My thoughts: So back to my high school self.  It is no wonder I refused to remember I'd read this book.  As a 45 year-old, I almost couldn't sit through it.  I imagine a 16 year-old, who was always disturbed when the weak were picked on, and who loved animals, had to turn her head, close her eyes, cover her ears, and scream "LALALALALA".  This story was so torturous, I even think it should count for the RIP Challenge.

I'll admit, yes, Steinbeck's writing is gorgeous.  And he so incredibly astute when it comes to verbalizing the emotions that make a person squirm.  The issues addressed offer hours of discussable topics.  But I did not enjoy the experience.  I felt sick to my stomach.

George was Lennie's protector, but he was incredibly mean-spirited with him at times.  He preyed on Lennie's insecurities.  Everyone preyed on Lennie's weaknesses, even those most downtrodden.  Instead of appreciating Lennie for his innocence and loyalty and friendliness, they delighted in scaring him or confusing him.  It was heart-breaking.

So many people in the story longed to have a dream.  Once they heard about George and Lennie's fantasy farm with the rabbits, they wanted to come along too, offering to wash dishes or help with the gardening.  But we know all along, this is never going to happen.  This was heart-breaking too.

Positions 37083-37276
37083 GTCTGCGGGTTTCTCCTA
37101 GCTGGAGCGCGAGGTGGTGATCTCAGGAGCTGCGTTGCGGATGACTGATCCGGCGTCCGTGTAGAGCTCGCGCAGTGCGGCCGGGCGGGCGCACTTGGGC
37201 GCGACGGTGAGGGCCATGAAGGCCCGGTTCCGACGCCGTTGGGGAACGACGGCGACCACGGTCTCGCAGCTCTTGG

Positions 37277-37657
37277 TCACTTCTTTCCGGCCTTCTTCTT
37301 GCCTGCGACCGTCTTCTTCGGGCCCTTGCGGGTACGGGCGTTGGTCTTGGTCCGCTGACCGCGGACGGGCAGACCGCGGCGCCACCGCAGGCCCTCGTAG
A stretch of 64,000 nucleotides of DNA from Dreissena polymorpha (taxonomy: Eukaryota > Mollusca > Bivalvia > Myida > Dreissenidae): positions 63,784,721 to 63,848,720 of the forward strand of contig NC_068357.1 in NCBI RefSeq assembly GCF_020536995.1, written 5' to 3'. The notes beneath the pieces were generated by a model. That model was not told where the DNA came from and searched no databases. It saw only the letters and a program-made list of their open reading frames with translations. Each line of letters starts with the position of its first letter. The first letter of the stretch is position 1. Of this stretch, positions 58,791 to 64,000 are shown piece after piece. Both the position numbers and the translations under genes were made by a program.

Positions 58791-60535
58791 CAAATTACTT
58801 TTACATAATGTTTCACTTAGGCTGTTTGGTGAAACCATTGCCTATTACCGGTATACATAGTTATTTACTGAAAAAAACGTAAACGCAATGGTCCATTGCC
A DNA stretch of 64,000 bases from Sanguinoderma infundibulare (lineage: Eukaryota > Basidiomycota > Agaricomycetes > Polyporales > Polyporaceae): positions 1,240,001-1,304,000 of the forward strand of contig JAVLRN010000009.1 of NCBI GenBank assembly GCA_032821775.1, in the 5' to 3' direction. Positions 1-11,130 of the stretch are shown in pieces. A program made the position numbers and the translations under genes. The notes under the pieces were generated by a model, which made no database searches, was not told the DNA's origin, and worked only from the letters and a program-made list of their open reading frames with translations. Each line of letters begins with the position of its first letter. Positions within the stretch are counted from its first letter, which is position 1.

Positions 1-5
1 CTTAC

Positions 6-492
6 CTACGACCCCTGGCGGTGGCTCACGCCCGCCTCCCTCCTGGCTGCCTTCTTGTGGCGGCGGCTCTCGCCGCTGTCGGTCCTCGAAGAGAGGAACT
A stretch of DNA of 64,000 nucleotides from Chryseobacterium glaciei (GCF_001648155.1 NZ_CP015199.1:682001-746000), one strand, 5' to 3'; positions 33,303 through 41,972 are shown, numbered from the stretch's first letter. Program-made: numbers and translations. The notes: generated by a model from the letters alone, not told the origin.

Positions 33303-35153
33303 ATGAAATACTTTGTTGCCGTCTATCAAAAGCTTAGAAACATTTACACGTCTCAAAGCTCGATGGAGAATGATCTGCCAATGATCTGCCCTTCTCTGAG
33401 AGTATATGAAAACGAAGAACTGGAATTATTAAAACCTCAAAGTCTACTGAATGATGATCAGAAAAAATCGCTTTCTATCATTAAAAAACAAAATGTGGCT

And don't even get me started on the cruelty to animals.  Heather almost made me turn the audio off a couple of times.  Let's just face it, my heart had been chewed up and spit out at the end of the four discs.  I think it is safe to call the story powerful.  But it contained more power than I could handle.

A word about the audio production:  Various versions of this audio exist (one narrated by Gary Sinise, which is probably a great listen), but this one was tackled by Mark Hammer, who was perfect.  I have experienced Hammer in some of his work with the James Lee Burke series and the Lawrence Block series, and he is memorable.  His vocalization had a huge range, his accents were pitch-perfect, and captured the essence of each personality. Steinbeck would have been proud.

4 out of 5 stars     

A note about the rating:  I struggled with this one.  Steinbeck is brilliant in so many ways, so for that reason, this book could have been a 5.  The narration was certainly a 5.  But the plot itself left me at such loose ends, so sickened, that I had to pull it down a star.